Intellectual Property Law Services in Alden, MI
Types of Trademarks
An attorney at Axenfeld Law Group can assess your potential Alden MI intellectual property and recommend seeking protection over one or more types of trademarks. This includes trademarks for words, designs, sounds, as well as the unique packaging (known as trade dress) for your product. A word mark is a trademark consisting of a word or phrase that identifies a product or service. This type of trademark can be either a standard character mark, which covers any use of the word in any font, or a stylized mark, which has a specific design element. A design mark is a trademark that consists of a unique graphic design, logo, or symbol that represents a product or service. A sound mark is a trademark that consists of a unique audio element, such as a jingle, tune, or sound effect, used to identify a product or service. Sound marks must be original and capable of being represented graphically. Trade dress is the overall look and feel of a product or packaging, and it can be protected as a trademark if it's distinctive and non-functional. An attorney at Axenfeld Law Group will guide the client in choosing the best type for their business.
What are the benefits of hiring a Alden trademark attorney to protect your brand or name?
Trademark attorneys specialize in all areas of trademark law, including registration at the USPTO, counseling, and enforcement. Because there are many nuances in trademark law, having an experienced attorney guide you will help avoid potential complications, especially during the registration process. For example, a Alden trademark attorney will know which forms to file with the USPTO, which classes of goods and/or services to apply in, and how to describe these goods and/or services. An attorney will not only be able to help you accurately prepare your application, but will also be able to respond to the USPTO if the examiner finds any issues with the application.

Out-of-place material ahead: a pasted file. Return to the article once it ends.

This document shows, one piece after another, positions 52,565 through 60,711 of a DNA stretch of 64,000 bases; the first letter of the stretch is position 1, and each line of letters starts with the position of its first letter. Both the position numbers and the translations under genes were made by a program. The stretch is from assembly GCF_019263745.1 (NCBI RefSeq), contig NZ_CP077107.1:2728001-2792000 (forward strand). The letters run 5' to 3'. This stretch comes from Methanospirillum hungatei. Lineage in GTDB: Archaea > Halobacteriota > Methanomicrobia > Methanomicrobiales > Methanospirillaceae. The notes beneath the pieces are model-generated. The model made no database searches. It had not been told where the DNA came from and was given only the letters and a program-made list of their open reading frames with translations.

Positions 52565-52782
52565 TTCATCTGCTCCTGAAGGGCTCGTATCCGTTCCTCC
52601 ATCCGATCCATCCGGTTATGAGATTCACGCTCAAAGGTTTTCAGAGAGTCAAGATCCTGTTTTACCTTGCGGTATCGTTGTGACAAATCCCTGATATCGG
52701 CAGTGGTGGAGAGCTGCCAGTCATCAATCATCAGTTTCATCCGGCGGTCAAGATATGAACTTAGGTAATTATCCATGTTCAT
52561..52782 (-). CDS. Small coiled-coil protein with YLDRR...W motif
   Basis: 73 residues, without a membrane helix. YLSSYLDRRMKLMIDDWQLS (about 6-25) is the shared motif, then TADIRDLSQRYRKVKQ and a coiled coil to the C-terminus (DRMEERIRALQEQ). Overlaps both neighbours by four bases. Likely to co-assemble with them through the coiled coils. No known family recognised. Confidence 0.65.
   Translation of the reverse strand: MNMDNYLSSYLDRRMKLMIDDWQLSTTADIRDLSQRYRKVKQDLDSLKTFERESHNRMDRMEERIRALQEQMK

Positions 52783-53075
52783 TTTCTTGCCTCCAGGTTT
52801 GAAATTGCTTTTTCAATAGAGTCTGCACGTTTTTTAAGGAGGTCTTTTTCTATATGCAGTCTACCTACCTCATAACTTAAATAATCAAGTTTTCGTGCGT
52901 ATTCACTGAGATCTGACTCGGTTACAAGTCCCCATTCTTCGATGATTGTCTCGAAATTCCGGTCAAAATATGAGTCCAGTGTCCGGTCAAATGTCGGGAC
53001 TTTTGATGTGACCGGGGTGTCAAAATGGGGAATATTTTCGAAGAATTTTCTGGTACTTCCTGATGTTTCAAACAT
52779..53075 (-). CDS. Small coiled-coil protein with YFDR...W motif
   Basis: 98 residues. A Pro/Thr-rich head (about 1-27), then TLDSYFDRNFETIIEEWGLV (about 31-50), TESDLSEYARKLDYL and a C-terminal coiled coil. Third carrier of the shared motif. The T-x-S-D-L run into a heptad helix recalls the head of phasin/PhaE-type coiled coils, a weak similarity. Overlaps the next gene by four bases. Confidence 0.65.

What if someone posted my photo and removed my Alden copyright information?
“Copyright Management Information” (or CMI) includes the identifying information about a work’s copyright owner, among other things. Digital Millennium Copyright Act created a separate prohibition from knowingly removing or altering Copyright Management Information. If someone has knowingly removed your watermark, the title of the artwork, the year it was created, your name, or certain other identifying information from your photo before posting it to social media, you may have a cause of action against that person. The key is that the other person must have known, or had reason to know, that their actions would induce, enable, facilitate, or conceal an infringement. The attorneys at Axenfeld Law can assess your options and determine the best course of conduct to enforce your rights.
Does copyright law protect my photos posted on social media?